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ThingsReligion and the Question of Materiality$
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Dick Houtman and Birgit Meyer

Print publication date: 2012

Print ISBN-13: 9780823239450

Published to Fordham Scholarship Online: January 2013

DOI: 10.5422/fordham/9780823239450.001.0001

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“When you see blood, it brings truth”: Ritual and Resistance in a Time of War

“When you see blood, it brings truth”: Ritual and Resistance in a Time of War

(p.232) “When you see blood, it brings truth”: Ritual and Resistance in a Time of War

Elizabeth A. Castelli

Fordham University Press

This chapter offers an analysis of the religious mobilization of materiality for political signification in a case study of a protest action by four Catholic activists, associated with the pacifist Catholic Worker movement, founded in New York City in the 1930s. Drawing upon their Catholic tradition, the activists poured their blood at an army recruiting center in upstate New York, just days before the U.S. attack on Iraq in March 2003. Contestations over the status of their blood were central to the trial that followed. Whereas the defendants emphasized the symbolic, sacrificial, and sacramental character of their blood, as well as its purifying qualities, the prosecutor conceived it as “matter out of place” (Mary Douglas)-as a “weapon,” a “biohazard,” and a “threat”-thus framing the symbolic pouring of blood as a violent, even terrorist act.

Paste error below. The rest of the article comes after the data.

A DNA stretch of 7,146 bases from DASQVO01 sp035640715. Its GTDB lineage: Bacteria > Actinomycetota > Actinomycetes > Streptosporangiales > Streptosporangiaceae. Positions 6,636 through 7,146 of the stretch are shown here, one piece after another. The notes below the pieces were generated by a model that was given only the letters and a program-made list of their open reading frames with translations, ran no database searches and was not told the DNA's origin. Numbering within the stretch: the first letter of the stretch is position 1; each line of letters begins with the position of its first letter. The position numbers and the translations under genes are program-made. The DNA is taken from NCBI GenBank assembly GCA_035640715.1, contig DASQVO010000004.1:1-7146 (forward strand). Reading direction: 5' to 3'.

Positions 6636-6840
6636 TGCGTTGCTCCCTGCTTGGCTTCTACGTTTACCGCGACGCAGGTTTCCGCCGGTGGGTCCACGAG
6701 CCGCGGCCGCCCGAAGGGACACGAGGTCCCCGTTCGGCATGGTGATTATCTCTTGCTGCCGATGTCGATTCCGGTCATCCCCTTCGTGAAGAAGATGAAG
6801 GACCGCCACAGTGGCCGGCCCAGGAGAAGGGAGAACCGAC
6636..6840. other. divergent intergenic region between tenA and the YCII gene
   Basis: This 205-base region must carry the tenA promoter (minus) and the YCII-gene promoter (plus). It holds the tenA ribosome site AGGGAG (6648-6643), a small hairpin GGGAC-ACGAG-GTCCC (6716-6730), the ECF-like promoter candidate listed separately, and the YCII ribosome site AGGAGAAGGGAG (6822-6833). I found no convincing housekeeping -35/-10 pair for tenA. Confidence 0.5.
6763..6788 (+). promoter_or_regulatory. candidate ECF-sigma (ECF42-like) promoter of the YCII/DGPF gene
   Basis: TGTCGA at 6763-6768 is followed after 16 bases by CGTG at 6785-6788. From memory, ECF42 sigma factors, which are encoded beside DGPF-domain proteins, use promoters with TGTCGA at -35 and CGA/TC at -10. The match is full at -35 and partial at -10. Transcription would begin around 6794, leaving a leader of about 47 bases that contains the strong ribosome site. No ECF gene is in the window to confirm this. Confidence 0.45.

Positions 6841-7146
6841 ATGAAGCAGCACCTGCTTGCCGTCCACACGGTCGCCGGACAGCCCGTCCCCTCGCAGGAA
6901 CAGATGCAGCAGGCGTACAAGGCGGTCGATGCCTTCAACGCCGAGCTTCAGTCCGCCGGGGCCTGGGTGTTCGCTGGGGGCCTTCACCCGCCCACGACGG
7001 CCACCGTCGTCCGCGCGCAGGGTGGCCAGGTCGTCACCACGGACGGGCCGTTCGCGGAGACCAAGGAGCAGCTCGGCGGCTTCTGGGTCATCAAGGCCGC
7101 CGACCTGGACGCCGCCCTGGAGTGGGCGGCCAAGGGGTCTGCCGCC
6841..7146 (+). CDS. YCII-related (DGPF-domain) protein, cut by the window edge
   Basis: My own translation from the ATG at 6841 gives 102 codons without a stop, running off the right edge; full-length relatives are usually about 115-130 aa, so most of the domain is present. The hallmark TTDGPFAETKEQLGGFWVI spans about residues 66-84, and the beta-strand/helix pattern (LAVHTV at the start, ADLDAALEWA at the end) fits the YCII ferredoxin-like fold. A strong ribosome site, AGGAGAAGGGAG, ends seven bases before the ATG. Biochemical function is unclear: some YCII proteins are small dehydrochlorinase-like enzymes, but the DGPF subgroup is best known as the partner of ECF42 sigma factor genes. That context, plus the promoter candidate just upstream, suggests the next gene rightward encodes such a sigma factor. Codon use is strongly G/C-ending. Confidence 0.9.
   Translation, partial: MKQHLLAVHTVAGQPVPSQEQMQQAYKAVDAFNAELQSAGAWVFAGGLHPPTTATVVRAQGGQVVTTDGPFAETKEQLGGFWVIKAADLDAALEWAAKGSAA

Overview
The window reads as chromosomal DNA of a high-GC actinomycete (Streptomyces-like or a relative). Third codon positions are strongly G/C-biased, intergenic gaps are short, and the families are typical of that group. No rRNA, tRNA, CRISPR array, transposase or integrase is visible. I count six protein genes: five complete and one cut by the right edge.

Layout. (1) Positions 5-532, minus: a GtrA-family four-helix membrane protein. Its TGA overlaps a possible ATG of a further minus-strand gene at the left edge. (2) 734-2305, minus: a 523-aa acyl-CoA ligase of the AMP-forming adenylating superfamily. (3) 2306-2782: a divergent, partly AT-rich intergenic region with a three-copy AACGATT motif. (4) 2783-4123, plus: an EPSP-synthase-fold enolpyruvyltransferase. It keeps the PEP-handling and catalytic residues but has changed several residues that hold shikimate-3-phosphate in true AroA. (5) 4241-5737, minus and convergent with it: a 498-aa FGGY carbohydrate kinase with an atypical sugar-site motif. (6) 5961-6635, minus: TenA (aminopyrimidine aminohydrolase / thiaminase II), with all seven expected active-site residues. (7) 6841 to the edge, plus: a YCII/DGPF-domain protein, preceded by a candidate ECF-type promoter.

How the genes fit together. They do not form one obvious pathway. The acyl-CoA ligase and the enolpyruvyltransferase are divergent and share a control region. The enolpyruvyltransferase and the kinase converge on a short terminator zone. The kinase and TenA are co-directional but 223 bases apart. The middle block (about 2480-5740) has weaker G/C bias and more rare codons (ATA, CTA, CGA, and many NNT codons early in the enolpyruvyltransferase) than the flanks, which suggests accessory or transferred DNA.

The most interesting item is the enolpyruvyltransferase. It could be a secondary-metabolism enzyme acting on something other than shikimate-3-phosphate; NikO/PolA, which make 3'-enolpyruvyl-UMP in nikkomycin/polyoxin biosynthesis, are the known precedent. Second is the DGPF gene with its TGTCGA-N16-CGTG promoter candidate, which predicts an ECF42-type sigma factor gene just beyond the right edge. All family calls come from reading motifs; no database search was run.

Keywords:   Catholic Worker Movement, Religious pacifism, Direct action, Antiwar activism, Blood, St Patrick's Four

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